Posts Tagged ‘nigeria’

Our webpage is always available for your perusal and personal enjoyment. You can download book trailers and great screen savers for free, you can earn free vouchers and coupons just by filling out our Contact pages, and of course purchase books from our online stores and much much more!

Visit www.phantomhouseafrica.co.nr for lots of free stuff with or without a purchase. For a more communal gathering, you can visit our Facebook community page www.facebook.com/phbnigeria

phsilouhette

So give us a visit, we’ll be expecting you.

Advertisements

Another one of ours in the arms of destiny! 😂 Happy Married life Mr & Mrs. Fisher

The pencil has no enemy. The bullet is the enemy. Phantom House Books NGR parle Je suis Charlie.

je_suis_charlie_fist_and_pencil

Phantom House Books Nigeria commemorates the International Day of the Word by public reading, starting with a poem by the hour, every hour, and distributing free Tee Shirts in Lagos! Get yours here at http://www.phantomhouseafrica.co.nr until 00:00 GMT today!

For males: tee-shirts male

 

<Selected Poems>

 

8: 00 GMT

I live between the fire and the plague…
with my language…
with this mute universe.
Adonis (1929- )
Syrian poet.
“The Fall”

9:00 GMT
Speech is civilization itself. The word, even the most contradictory, preserves contact…
it is silence which isolates.
Thomas Mann (1875 – 1955)
German writer.
The Magic Mountain

10:00 GMT
If confusion is the sign of the times, I see at the root of this confusion a rupture between things and words, between things and the ideas and signs that are their representation.
Antonin Artaud (1896 – 1948)
French actor, playwright, and writer.
The Theatre and its Double

11:00 GMT
And the stone word fell
Upon my still living breast.
Never mind, I was prepared for this.
Somehow, I shall stand the test.

Anna Akhmatova (1889 – 1966)
Russian poet.
“The Sentence” (Peter Norman (tr.))

12:00 GMT
As pine trees
hold the wind’s imprint
after the wind has gone, is no longer there,
so words
retain a man’s imprint
after the man has gone, is no longer there.

George Seferis (1900 – 1971)
Greek poet and diplomat.
“On Stage” (Edmund Keeley and Philip Sherrard (tr.))

13:00 GMT
The world’s history is a divine poem, of which the history of every nation is a canto, and every man a word.
James A Garfield (1831 – 1881) U.S. president.

14:00 GMT
It becomes still more difficult to find
Words at once true and kind,
Or not untrue and not unkind.

Philip Larkin (1922 – 1985)
British poet.
“Talking in Bed”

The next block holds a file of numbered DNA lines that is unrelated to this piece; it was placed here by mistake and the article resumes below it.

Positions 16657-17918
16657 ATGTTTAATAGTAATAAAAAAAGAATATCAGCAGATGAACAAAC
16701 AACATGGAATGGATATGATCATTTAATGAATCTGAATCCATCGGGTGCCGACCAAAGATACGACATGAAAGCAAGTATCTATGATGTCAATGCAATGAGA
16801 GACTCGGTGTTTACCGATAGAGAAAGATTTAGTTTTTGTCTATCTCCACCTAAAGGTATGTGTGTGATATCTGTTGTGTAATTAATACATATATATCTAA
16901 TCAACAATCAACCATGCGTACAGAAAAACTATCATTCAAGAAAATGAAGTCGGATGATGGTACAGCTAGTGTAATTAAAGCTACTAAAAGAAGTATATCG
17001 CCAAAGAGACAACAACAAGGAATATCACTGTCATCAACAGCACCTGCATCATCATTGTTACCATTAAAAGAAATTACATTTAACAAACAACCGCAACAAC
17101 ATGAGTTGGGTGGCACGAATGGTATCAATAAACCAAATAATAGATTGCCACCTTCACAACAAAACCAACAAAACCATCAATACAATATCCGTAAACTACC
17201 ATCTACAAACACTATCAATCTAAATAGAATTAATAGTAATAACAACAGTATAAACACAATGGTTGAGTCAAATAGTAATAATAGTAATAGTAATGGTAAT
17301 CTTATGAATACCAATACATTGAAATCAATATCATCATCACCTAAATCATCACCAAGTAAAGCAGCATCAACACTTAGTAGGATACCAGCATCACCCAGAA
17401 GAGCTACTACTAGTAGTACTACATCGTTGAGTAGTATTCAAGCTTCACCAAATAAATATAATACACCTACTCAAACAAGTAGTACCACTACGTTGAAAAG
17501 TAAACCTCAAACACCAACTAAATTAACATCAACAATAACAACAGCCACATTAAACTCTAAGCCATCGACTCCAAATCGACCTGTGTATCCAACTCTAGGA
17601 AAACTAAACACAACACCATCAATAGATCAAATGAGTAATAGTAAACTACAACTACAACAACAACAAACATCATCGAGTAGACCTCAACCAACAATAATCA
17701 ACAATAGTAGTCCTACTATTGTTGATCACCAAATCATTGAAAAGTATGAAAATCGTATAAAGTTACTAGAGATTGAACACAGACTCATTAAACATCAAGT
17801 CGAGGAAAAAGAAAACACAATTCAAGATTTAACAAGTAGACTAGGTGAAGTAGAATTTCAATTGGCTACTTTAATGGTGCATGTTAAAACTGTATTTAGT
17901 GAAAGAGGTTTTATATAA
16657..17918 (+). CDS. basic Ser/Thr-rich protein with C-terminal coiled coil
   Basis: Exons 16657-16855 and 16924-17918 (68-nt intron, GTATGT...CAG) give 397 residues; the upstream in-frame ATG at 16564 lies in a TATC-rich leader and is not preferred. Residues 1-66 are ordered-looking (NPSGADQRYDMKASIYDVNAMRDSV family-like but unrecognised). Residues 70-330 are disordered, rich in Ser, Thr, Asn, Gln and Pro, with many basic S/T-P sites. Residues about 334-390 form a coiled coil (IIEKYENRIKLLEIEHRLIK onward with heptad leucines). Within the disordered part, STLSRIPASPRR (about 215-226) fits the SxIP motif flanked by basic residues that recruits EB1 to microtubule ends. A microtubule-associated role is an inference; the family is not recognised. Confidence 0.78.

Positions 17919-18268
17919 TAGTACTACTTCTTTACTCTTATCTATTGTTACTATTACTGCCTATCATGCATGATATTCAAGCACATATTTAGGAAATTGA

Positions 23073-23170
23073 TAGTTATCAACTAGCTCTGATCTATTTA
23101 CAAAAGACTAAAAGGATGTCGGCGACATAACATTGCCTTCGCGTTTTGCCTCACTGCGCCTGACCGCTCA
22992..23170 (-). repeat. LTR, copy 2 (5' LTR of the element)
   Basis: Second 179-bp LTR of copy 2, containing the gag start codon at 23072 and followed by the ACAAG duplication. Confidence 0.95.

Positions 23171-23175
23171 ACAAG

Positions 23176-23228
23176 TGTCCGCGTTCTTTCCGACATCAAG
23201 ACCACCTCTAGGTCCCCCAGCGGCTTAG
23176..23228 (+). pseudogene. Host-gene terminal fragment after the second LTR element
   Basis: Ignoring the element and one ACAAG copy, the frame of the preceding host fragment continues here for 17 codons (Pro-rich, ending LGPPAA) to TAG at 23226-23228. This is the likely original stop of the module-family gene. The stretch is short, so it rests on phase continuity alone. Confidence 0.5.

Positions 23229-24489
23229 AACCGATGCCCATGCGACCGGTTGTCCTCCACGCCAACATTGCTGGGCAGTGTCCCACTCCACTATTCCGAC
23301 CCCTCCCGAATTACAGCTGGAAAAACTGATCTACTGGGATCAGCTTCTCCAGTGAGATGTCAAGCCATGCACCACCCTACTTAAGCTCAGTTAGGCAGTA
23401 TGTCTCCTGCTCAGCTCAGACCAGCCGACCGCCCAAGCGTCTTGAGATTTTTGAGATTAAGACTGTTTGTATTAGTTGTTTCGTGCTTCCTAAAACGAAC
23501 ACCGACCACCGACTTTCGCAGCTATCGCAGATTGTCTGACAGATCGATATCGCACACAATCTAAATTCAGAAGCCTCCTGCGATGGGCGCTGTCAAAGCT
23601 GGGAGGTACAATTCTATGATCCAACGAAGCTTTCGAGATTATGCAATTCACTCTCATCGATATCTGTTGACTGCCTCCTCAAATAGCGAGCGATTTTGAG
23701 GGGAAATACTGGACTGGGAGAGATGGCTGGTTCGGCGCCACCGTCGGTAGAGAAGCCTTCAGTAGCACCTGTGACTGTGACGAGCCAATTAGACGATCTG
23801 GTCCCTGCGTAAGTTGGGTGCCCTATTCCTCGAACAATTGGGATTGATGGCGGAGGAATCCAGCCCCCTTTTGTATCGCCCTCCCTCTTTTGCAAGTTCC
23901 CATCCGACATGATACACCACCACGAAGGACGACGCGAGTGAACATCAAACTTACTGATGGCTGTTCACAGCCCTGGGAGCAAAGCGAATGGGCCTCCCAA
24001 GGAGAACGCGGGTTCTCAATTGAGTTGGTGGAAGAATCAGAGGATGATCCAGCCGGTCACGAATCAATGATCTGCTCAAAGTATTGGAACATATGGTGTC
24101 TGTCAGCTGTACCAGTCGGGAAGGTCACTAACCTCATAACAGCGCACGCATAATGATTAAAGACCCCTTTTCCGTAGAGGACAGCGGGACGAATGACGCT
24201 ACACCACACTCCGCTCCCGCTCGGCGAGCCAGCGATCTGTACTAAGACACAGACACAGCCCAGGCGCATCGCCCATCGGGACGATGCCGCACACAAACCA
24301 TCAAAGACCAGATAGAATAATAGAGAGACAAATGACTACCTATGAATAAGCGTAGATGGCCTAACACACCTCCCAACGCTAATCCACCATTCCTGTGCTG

15:00 GMT
What is honour? A word. What is in that word? Honour. What is that honour? Air.
William Shakespeare (1564 – 1616)
English poet and playwright.
Henry IV, Part 1, Act 5, Scene 1

16:00 GMT
In countries where the imagination of the people, and the language they use, is rich and living, it is possible for a writer to be rich and copious in his words, and at the same time to give the reality, which is the root of all poetry, in a comprehensive and natural form.

J. M. Synge (1871 – 1909)
Irish playwright.
The Playboy of the Western World

17:00 GMT
Until we learn the use of living words we shall continue to be waxworks inhabited by gramophones.

Walter de la Mare (1873 – 1956)
British poet and novelist.
The Observer (London), “Sayings of the Week”

18:00 GMT
‘When I use a word,’ Humpty Dumpty said in rather a scornful tone, ‘it means just what I choose it to mean—neither more nor less.’
Lewis Carroll (1832 – 1898)
British writer and mathematician.
Through the Looking-Glass and What Alice Found There

for females: tee-shirts female

 

Producer Seyi Babatope of Phebean Films with Kene Mparu of FilmOne Distribution Inc today premiered ‘When Love Happens’ at Genesis Cinemas, The Palms, Lekki and we must confess the movie beat all expectations. I, representing Phantom House Books, was privileged to be onset when the movie was being shot and I remember Seyi having Sound and Logistic problems. Truth is, I don’t know how he did it in post-production, but he sure did pull it off.

I must mention, that I myself, am not a fan of postmodern Nigerian movies, but this is a total bencher! I almost coughed out my lungs from popcorn and laughed my heart out at this hearty romantic comedy all through the premiere. The photography was top-notch done by Pindem Lot and the casting was thorough. I said thorough. I wasn’t too surprised by seeing Uche (Weruche Opia) and OC (Ukeje) command the screens as their commitment on set was absolute; what is required from every actor,  including the recognition of lines, but seeing the likes of Desmond Elliot, Wale Ojo, Bernard, as well as “Shaffy” (Bello) and “keppy” (Ekpeyong), my two glamorized couple (also my favorite couple) putting so much into this near 2-hour full feature had me thunderstruck. Might be due to the reasons that they all had fun on set. I know Seyi made sure everyone felt like family. Aside his occasional disgruntlement at the crew. Heh. In fact when it came to the Questions and Answers session at the premiere, it was nothing but laudable praise from everyone including trenchant critics for Babatope and his delicate cast. He’d once mentioned to me these people were the best at what they do, but I had to see Uche and Ukeje live during filming to believe that—I too being a not-too-sarcastic critic myself.

Now back to us. What’s intriguing to us in all this is that though this work is an original creation by the man himself, this producer is challenge-oriented and has set his eyes on Phantom House Books to produce more challenging screenplays to challenge his audience. In consequence, we also are equally challenged to work with him in a bid to show Nigeria the proper way to do things: Writerà ScreenplayàMovie. Or isn’t that how it’s done?